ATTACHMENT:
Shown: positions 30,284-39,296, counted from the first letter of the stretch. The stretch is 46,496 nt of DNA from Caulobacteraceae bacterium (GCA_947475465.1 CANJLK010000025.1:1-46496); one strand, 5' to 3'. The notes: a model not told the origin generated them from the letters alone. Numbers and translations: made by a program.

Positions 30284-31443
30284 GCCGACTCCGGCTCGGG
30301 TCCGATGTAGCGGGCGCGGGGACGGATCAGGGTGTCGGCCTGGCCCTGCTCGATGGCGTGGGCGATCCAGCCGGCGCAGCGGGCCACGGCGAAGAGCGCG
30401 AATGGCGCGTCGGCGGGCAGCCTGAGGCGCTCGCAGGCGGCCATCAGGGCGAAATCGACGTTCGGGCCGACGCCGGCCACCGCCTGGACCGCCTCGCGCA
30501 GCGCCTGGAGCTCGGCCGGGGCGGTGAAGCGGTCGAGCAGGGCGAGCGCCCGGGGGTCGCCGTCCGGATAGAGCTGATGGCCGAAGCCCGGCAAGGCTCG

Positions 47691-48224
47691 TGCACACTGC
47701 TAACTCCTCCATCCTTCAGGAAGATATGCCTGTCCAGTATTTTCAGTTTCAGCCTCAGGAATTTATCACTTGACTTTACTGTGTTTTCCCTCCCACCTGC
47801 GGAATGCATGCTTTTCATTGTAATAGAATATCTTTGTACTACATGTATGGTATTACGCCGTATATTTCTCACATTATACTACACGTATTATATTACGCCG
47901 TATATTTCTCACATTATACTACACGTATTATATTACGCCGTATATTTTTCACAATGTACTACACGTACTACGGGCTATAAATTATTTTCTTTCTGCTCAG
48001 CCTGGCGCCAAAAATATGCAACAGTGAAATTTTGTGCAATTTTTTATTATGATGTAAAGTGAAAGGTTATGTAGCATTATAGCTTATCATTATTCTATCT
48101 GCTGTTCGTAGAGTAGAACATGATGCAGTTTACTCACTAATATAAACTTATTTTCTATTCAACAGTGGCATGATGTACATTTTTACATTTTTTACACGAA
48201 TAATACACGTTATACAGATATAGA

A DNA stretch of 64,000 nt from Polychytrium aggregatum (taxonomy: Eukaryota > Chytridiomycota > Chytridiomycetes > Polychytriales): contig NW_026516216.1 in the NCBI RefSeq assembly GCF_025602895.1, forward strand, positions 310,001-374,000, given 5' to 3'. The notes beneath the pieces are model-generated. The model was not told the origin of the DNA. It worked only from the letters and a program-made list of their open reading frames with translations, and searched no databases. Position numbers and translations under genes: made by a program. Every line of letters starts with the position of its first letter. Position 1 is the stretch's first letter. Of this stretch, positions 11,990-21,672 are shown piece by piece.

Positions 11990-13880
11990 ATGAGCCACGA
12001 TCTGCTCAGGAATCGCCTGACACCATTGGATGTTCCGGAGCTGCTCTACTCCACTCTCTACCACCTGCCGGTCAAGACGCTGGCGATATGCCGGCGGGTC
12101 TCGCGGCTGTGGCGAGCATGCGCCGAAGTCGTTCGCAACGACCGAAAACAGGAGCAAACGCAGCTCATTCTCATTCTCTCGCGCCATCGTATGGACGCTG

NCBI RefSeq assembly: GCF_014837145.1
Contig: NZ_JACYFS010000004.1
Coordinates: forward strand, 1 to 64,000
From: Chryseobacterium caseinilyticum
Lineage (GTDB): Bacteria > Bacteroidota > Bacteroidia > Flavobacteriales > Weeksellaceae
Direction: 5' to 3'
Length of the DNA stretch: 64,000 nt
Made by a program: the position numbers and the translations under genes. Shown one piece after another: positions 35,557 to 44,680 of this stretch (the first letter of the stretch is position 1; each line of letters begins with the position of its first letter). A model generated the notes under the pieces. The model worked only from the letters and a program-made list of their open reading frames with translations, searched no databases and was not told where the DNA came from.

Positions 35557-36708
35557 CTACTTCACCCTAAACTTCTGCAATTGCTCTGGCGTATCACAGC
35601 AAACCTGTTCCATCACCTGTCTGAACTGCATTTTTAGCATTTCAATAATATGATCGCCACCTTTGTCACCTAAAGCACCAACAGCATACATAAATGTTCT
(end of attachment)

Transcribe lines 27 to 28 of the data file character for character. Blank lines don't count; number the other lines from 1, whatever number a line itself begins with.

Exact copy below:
Made by a program: the position numbers and the translations under genes. Shown one piece after another: positions 35,557 to 44,680 of this stretch (the first letter of the stretch is position 1; each line of letters begins with the position of its first letter). A model generated the notes under the pieces. The model worked only from the letters and a program-made list of their open reading frames with translations, searched no databases and was not told where the DNA came from.

Positions 35557-36708